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Colorado potato beetle
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|Colorado potato beetle|
The Colorado Potato Beetle is a small black and orange striped species of beetle. They have a hunger for all kinds of different plants including crops planted by humans. They have a low tolerance for climate change even though the female can lay up to 350 eggs a month. They are originally native to Mexico, and rarely, if ever, found near the Pacific coast. The larvae grow to be roughly one half of an inch long, when fully matured and can be found on the underside of leaves. The adult, when fully mature, can grow to be about one eighth of an inch. They lay their eggs one the underside of leaves to protect them from sun rays. The eggs are laid in clusters of about 20.
Adult beetles are normally yellow with five vertical black stripes on their back. They have rounded wing covers like ladybugs, and are about 3/8 in long.They can lay up to 800 eggs on the underside of leaves. Up to three times a year.
The eggs are normally a yellow-orange color. It takes a maximum of 4-15 days for the eggs to hatch into larvae. When the larvae have hatched, they have six legs, and are about 1/8 to half an inch long. They resemble a kind of hump-backed reddish-tan potato with two rows of black spots on both sides of their body. They eat plants and can cause lots of trouble if their population is high. They burrow several inches into the ground, and remain there for a period of about two weeks. While they are in the ground, they quickly grow into the adult stage of their life cycles.
Beetles in general have a set of compound eyes that display amazing adaptability. In other beetles, such as the Whirling beetle, the eyes are split to allow them to view both above and below the waterline.  They have hemolymph instead of blood, which is, a body fluid that acts as blood in most arthropods. They have antenna that are normally for smell but can also be used for touch. Their hind legs are enlarged for jumping purposes.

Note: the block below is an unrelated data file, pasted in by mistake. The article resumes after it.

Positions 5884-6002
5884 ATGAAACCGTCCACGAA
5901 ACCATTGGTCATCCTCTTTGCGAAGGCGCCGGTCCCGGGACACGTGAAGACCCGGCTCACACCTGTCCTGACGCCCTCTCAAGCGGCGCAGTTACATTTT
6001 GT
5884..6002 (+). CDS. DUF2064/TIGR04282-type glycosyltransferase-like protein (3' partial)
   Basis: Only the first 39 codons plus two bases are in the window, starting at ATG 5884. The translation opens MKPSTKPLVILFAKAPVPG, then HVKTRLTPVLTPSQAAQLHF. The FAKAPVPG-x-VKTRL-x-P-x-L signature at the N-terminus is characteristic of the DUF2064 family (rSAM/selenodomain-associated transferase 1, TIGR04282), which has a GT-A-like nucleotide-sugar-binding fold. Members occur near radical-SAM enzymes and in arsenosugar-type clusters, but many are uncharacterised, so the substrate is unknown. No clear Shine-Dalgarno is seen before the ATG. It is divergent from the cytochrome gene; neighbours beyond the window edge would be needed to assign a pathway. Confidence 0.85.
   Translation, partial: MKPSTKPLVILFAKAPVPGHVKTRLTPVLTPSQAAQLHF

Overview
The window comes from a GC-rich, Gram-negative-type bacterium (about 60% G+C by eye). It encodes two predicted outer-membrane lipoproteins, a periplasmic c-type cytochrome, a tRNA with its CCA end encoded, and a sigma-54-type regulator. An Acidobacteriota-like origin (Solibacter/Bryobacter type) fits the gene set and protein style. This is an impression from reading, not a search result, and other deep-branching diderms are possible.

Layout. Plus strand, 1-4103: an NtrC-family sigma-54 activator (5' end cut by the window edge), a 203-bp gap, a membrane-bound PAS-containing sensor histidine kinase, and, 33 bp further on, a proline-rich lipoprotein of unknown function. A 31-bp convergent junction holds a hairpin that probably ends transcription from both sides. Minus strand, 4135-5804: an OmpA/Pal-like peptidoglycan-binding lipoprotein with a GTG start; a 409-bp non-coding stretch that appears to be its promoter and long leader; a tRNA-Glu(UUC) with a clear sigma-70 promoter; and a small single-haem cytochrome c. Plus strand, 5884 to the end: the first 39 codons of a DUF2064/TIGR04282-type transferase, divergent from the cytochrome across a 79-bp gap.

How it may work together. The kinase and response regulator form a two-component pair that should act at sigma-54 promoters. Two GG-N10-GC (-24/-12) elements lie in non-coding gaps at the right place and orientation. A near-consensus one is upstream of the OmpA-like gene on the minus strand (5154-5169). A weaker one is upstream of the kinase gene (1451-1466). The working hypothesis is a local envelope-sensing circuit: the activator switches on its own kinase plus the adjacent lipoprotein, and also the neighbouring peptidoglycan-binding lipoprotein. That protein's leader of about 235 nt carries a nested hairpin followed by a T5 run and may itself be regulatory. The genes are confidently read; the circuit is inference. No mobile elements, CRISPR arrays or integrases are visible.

The Colorado Potato Beetle has sexual reproduction, and complete metamorphosis.
- Adult- The adult beetles burrow several inches into the ground, until spring when they come out of the ground. They eat the new, baby plant, and mate. The females lay their eggs on the under-side of the host plant to protect the eggs from the UV rays of the sun. 
- Eggs- The Eggs are shaped like little yellow footballs. Colorado Potato Beetles lay a mass of 20-40 eggs, although most adult females can lay up to 300 over a four to five week period. For the eggs to hatch, the climate has to have moderate temperatures and humidity.
- Larvae- The Colorado Potato Beetle has small red colored larvae that can grow to be about an inch long when they are fully matured. The Larvae normally have two rows of black dots going down the bottom of their sides.
- Pupae- They look like little yellow rock-like creatures.
The Colorado Potato Beetle mainly eats the foliage of, Solanum carolinense or Nightshade plants. They also eat eggplant, tomato, pepper, tobacco, ground cherry, belladonna, thorn apple, and more. They have multiple predators, such as the Ladybird, and the Two-spotted stink bug (seen in picture at left). These predators feed on the larvae and eggs of the Colorado Potato Beetle. The Beetle is a very small bug, and has a numerous amount of predators. But just the same, they can cause a whole lot of damage to a crop of their favorite foods.
Pest control of the Colorado Potato Beetle generally depends on pesticides, costing US growers about $150 million each year in losses and insecticide cost. Concerned that the beetle may adapt to some poisons, scientists are looking for biological controls. The USDA Agricultural Research Service is looking at the parasitic wasp Edovum puttleri of the Eulophidae family. Female wasps insert their eggs inside the beetle's eggs so the growing wasp larvae will have food, but this also has the result of destroying the beetle eggs. 
It was also discovered that a ground cover mulch called hairy vetch (Vicia villosa of the Legume or Fabaceae family) helps to control the beetles almost as well as pesticides. The mulch seems to limit movement of the beetles on the ground.
- Colorado potato beetle Multiple authors, Wikipedia.
- Beetles William Vann, multiple publishers, 2005-April 2008.
- Beetle History and more Many authors, Publication Number: EENY-146, July 2000--Latest revision: August 2007.
- Journal about the beetle Christine A. Armer, Rapid Communications, pp. RC137142, March 16, 2004
- More information about the beetle Multiple authors, Publication Number 444-012, April 2005
- Life Cycle and Damage Dr. Richard A. Casagrande, URI Department of Plant Sciences, 1999
- Scientific classification Not available information
- Hemolymph Many authors, Dictionary
- Beetle New World Encyclopedia. Multiple authors, August 29, 2008